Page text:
Psoriasis is a chronic inflammatory disease, and inflammation can induce a variety of alterations in lipid metabolism. During inflammation and infection, various cytokines are produced, such as TNF, IL-1, and IL-6, which alter the body’s lipid metabolism. In our study, we found that the PC (O-30: 2), PC (O-36: 1), and ceramide P levels increased, while PE (34: 4) and PE (38: 1) levels decreased in MTX responders. The increased serum levels of PC in responders may be related to the decline in the proliferation of skin cells. These changes in PE concentrations may be related to the therapeutic effects of MTX, warranting further in-depth study. This would help us to evaluate the efficacy of MTX, from the perspective of lipid metabolism. For those MTX non-responders, it would be very important to add some blood lipid regulators combined with MTX therapy or use some other immune-suppressant drug.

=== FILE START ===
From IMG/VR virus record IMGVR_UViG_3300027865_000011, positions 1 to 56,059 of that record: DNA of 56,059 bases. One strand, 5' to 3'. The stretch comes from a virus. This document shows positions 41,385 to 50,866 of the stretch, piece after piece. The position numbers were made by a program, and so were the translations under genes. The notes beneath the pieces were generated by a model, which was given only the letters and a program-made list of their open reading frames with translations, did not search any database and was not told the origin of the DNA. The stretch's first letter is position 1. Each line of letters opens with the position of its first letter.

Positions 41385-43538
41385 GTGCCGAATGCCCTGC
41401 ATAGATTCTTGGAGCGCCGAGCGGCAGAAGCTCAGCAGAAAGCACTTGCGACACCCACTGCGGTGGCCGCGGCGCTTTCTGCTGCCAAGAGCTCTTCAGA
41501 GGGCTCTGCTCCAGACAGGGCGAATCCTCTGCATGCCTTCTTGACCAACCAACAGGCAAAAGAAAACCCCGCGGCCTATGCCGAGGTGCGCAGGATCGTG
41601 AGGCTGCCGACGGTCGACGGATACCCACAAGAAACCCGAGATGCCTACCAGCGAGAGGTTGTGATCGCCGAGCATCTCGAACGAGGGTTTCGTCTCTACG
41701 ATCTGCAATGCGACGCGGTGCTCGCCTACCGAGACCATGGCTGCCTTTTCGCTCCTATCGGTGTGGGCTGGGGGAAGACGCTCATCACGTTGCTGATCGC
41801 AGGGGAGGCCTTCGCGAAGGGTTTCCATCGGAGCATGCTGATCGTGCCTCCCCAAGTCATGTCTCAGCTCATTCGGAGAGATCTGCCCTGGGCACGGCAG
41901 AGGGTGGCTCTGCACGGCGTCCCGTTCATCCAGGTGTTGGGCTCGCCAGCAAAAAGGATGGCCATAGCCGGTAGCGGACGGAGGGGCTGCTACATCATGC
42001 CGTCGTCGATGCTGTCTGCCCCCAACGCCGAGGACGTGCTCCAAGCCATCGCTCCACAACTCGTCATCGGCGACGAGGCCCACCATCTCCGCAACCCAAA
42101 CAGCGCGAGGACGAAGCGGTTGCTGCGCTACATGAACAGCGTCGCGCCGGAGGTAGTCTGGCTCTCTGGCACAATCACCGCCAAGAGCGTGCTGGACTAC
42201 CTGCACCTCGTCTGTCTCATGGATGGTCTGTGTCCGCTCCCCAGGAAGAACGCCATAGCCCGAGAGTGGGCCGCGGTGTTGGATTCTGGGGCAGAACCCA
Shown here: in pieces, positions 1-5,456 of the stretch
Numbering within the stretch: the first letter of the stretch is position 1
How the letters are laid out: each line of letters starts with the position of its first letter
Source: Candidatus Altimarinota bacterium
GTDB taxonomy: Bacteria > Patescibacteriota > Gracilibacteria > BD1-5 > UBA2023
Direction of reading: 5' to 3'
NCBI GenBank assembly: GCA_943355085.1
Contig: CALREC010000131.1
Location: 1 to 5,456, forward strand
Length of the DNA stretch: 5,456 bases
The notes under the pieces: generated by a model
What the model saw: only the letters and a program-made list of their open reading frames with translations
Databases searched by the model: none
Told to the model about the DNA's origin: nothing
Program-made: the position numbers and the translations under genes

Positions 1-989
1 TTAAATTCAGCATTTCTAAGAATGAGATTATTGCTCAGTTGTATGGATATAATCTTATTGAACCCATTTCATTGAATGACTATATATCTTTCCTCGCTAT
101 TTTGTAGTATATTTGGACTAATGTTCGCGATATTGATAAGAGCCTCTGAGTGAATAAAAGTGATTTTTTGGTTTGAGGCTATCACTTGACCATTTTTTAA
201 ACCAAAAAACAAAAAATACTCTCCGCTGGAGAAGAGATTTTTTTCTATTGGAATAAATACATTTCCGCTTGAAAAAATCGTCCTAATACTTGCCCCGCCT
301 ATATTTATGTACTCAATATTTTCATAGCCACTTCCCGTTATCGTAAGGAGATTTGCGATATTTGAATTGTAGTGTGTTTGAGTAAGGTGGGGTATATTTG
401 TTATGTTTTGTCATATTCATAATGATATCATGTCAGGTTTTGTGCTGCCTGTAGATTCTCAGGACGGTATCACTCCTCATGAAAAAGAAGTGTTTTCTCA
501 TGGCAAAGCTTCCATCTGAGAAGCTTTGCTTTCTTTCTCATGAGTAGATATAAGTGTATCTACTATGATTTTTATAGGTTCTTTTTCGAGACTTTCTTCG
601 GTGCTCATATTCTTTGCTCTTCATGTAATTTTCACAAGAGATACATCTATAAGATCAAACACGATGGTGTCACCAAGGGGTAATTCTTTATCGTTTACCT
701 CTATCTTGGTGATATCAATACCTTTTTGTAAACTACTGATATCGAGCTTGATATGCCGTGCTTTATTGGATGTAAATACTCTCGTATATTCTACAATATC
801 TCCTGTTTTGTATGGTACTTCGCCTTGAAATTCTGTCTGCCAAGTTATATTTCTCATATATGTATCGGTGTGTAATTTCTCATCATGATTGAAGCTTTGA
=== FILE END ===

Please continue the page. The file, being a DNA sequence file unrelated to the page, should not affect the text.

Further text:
Some studies have shown that dysregulated metabolic pathways are related to the pathogenesis of psoriasis. Amino acid metabolic activity and glycolysis are upregulated, whereas the fatty acid biosynthesis pathway is downregulated in patients with psoriasis [30]. A study of serum lipid metabolism in 75 patients with psoriasis and 75 healthy controls yielded 44 potential serum biomarkers, which are prominent in the pathways of glycerophospholipid metabolism, sphingolipid metabolism, arachidonic acid metabolism, and bile acid biosynthesis. In patients with psoriasis, the components of glycerophospholipid metabolism are disordered. In the present study, the highly expressed lipids were enriched in glycerophospholipid metabolism.

Our study has certain limitations that warrant consideration. First, we recruited only 96 patients, which is not sufficient to represent the different types of patients. Further studies with a higher number of patients are required to further evaluate the effect of lipids on psoriasis. Second, the dynamics and stability of lipid profiles need to be established for better clinical applications in the future. Third, we only examined changes in lipid profiles in Chinese patients with psoriasis after MTX treatment. It is not clear whether the same changes occur in patients from other ethnicities. Fourth, lipid metabolites would alter according to the individual lifestyles, this detailed information was missed in our study.